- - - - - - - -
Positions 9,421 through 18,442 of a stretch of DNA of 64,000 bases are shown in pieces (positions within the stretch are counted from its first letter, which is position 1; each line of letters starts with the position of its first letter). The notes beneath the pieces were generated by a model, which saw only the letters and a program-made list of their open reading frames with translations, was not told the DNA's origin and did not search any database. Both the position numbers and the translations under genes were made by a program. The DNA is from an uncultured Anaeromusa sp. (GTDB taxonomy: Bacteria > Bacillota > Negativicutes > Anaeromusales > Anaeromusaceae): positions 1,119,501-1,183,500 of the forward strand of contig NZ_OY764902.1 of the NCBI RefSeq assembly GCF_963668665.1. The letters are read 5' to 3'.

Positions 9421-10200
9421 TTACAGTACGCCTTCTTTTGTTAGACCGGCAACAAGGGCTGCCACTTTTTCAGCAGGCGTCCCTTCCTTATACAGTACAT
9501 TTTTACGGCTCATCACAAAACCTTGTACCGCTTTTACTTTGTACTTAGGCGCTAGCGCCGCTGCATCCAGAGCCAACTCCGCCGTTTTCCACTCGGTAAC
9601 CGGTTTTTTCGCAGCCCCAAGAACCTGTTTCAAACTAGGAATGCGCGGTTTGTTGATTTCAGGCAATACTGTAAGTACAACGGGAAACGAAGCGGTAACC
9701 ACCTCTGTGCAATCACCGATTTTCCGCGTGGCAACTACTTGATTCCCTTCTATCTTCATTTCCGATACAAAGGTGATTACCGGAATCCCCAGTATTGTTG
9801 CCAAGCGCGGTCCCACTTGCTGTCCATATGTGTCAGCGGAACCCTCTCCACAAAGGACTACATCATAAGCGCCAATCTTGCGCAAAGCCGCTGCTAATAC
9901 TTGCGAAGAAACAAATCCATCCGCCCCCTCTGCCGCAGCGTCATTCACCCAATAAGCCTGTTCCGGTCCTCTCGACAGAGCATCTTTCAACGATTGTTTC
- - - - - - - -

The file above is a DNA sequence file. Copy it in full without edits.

Positions 9,421 through 18,442 of a stretch of DNA of 64,000 bases are shown in pieces (positions within the stretch are counted from its first letter, which is position 1; each line of letters starts with the position of its first letter). The notes beneath the pieces were generated by a model, which saw only the letters and a program-made list of their open reading frames with translations, was not told the DNA's origin and did not search any database. Both the position numbers and the translations under genes were made by a program. The DNA is from an uncultured Anaeromusa sp. (GTDB taxonomy: Bacteria > Bacillota > Negativicutes > Anaeromusales > Anaeromusaceae): positions 1,119,501-1,183,500 of the forward strand of contig NZ_OY764902.1 of the NCBI RefSeq assembly GCF_963668665.1. The letters are read 5' to 3'.

Positions 9421-10200
9421 TTACAGTACGCCTTCTTTTGTTAGACCGGCAACAAGGGCTGCCACTTTTTCAGCAGGCGTCCCTTCCTTATACAGTACAT
9501 TTTTACGGCTCATCACAAAACCTTGTACCGCTTTTACTTTGTACTTAGGCGCTAGCGCCGCTGCATCCAGAGCCAACTCCGCCGTTTTCCACTCGGTAAC
9601 CGGTTTTTTCGCAGCCCCAAGAACCTGTTTCAAACTAGGAATGCGCGGTTTGTTGATTTCAGGCAATACTGTAAGTACAACGGGAAACGAAGCGGTAACC
9701 ACCTCTGTGCAATCACCGATTTTCCGCGTGGCAACTACTTGATTCCCTTCTATCTTCATTTCCGATACAAAGGTGATTACCGGAATCCCCAGTATTGTTG
9801 CCAAGCGCGGTCCCACTTGCTGTCCATATGTGTCAGCGGAACCCTCTCCACAAAGGACTACATCATAAGCGCCAATCTTGCGCAAAGCCGCTGCTAATAC
9901 TTGCGAAGAAACAAATCCATCCGCCCCCTCTGCCGCAGCGTCATTCACCCAATAAGCCTGTTCCGGTCCTCTCGACAGAGCATCTTTCAACGATTGTTTC